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National Eating Disorders Awareness Week
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National Eating Disorders Awareness Week is Feb 23 – March 1 Helps Identify Eating Disorders

Anonymous Online Self-Assessment Serves as Critical First Step Toward Treatment and Recovery


WELLESLEY HILLS, Mass. –Screening for Mental Health, Inc. (SMH), the premier provider of mental health screening programs, is partnering with the National Eating Disorders Association (NEDA) to provide, a website where individuals can take a free, anonymous self-assessment to gauge their risk of an eating disorder. The launch comes as NEDA gears up for its 27th National Eating Disorders Awareness Week (NEDAwareness Week). This annual campaign, held February 23 – March 1 in communities across the country, draws public attention to the critical needs of people with eating disorders. SMH's online screenings are a vital first step, linking those in need to quality treatment options.

Studies indicate 35% of normal dieters progress to pathological dieting, 20 - 30% of pathological dieters progress to partial syndrome eating disorders, and approximately 15% progress to full syndrome eating disorders. Even though only some dieters develop eating disorders, many others seriously suffer physically and psychologically from dieting.

“We know that messages from the media can contribute to body dissatisfaction and disordered eating,” said Douglas G. Jacobs, M.D., associate clinical professor of psychiatry at Harvard Medical School and the president and medical director of Screening for Mental Health, Inc. “While eating disorders can often begin as a preoccupation with food and weight, they can quickly develop into serious mental illnesses that often co-occur with depression and anxiety. Although these are serious and sometimes deadly illnesses, it is important to remember that eating disorders are treatable. Taking a screening can help identify an eating disorder which can translate to saved lives."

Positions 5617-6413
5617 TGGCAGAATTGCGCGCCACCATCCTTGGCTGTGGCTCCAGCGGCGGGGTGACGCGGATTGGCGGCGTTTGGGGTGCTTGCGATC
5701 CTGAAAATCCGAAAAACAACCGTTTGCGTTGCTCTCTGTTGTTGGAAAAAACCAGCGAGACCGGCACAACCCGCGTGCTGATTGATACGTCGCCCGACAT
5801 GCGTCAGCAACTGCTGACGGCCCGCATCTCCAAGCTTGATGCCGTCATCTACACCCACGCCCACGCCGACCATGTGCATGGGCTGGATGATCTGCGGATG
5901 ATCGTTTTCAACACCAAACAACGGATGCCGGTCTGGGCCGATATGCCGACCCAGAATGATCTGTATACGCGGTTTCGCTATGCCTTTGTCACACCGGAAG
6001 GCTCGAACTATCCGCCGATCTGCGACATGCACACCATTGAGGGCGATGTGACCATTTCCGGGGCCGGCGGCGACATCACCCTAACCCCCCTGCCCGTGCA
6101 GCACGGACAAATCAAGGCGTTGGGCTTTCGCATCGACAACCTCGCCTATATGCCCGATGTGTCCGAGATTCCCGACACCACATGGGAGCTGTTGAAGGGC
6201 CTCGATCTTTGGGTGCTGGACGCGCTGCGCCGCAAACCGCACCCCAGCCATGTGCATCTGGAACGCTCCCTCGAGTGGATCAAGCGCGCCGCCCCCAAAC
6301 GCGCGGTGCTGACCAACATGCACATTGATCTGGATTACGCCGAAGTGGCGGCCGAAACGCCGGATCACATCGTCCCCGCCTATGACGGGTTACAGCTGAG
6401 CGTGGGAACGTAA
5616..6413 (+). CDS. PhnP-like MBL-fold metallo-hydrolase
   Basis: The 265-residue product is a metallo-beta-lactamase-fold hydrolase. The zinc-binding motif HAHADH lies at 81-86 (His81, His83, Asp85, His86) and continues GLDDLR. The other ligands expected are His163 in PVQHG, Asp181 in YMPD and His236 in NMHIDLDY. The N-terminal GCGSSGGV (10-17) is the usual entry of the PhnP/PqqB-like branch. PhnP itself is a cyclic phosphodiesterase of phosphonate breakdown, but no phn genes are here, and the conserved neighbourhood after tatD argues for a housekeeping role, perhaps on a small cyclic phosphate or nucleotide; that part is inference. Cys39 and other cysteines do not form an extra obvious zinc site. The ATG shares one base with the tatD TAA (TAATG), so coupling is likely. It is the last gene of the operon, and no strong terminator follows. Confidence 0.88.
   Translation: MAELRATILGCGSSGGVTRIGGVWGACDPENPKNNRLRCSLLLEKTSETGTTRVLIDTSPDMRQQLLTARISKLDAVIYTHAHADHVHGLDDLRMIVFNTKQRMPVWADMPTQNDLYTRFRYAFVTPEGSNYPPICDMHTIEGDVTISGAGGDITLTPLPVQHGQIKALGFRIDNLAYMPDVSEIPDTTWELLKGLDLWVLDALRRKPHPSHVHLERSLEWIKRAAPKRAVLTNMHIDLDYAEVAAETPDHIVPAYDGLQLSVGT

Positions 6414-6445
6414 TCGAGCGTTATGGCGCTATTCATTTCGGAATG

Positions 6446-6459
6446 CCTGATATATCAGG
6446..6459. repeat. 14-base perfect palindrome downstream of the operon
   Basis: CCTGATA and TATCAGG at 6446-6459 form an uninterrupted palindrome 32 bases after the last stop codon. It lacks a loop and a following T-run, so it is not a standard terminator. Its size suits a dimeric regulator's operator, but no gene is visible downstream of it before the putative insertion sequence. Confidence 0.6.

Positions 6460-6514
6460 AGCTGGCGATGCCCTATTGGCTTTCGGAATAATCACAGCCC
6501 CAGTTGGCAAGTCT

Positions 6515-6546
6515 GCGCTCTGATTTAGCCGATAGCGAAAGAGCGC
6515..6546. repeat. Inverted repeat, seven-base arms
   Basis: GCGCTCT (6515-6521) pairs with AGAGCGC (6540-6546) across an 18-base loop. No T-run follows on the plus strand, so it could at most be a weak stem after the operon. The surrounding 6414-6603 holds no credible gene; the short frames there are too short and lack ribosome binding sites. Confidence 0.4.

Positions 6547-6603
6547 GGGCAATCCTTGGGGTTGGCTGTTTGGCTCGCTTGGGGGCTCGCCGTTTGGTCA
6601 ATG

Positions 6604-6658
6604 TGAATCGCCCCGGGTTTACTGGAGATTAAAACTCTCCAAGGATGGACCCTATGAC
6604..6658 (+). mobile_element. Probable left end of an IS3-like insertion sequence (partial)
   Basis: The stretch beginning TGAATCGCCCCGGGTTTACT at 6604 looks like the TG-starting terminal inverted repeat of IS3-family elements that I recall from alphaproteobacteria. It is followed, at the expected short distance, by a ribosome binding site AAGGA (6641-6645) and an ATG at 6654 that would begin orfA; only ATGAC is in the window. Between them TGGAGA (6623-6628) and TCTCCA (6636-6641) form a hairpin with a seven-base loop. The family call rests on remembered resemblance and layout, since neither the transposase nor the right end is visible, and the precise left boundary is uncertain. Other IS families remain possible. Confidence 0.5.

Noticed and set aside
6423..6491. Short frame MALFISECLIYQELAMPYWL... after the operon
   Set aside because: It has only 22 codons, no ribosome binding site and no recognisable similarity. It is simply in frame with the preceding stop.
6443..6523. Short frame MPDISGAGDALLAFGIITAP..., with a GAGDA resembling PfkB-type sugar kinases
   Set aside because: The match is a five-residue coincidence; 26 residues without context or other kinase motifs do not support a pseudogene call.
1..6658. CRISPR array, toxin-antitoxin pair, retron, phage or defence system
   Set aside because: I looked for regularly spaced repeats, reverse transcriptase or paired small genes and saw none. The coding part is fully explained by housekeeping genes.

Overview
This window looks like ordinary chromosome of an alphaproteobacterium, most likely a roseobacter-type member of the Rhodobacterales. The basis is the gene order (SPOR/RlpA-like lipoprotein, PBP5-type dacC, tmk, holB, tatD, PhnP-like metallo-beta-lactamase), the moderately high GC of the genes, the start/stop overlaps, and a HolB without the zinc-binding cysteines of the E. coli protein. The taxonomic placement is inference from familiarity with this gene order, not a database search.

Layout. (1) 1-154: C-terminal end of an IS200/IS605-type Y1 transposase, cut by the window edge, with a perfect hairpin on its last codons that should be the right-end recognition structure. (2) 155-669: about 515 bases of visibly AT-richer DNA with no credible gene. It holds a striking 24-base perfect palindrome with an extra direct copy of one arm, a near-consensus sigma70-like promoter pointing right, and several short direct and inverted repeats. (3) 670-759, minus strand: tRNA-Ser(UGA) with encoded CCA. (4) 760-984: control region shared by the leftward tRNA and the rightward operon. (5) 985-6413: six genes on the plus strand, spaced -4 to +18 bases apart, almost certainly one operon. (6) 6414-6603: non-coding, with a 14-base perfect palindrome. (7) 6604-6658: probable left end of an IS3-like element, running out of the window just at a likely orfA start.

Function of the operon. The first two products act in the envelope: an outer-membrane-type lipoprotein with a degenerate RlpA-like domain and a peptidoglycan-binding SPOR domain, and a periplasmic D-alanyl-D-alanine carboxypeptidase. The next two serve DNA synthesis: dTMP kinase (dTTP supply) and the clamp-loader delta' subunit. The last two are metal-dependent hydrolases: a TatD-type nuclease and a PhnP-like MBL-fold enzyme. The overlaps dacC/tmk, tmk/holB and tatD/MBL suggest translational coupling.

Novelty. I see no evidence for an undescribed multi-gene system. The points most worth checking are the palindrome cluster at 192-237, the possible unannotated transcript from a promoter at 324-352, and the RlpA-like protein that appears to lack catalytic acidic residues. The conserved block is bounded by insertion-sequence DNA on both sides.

Online self-assessments help distinguish healthy behaviors from disordered eating. A screening consists of a series of questions designed to indicate whether symptoms of an eating disorder are present and if clinical help is needed. After completing a screening, participants receive immediate feedback and referral information for local agencies that offer further evaluation and treatment. Screenings will be available at more than 500 colleges and 70 community-based organizations across the country. Anyone unable to locate a screening in their area can take a general online screening sponsored by NEDA.

During NEDAwareness Week 2013, nearly 13,000 individuals completed an eating disorder screening at various locations across the country and online. Of those, 75 percent scored positive for symptoms consistent with an eating disorder. Visit to locate a participating organization in your area.


About SMH & NEDA

Screening for Mental Health, Inc. (SMH) is the nonprofit organization that first introduced the concept of large-scale mental health screenings with its flagship program, National Depression Screening Day, in 1991. SMH programs include both in-person and online programs for depression, bipolar disorder, generalized anxiety disorder, posttraumatic stress disorder, eating disorders, alcohol problems, and suicide prevention. SMH programs have been used by hospitals, mental health centers, social service agencies, government agencies, older adult facilities, primary care clinicians, colleges, secondary schools, corporations and military installations reaching individuals ranging from adolescents to older adults. For more information, visit

The National Eating Disorders Association (NEDA), headquartered in New York City, is the leading U.S. non-profit organization supporting individuals and families affected by eating disorders. NEDA serves as a catalyst for prevention, cures and access to quality care. Each year, NEDA helps millions of people across the country find information and appropriate treatment resources through its toll-free, live helpline, its many outreach programs and website. NEDA advocates for advancements in the field and envisions a world without eating disorders. For more information, visit





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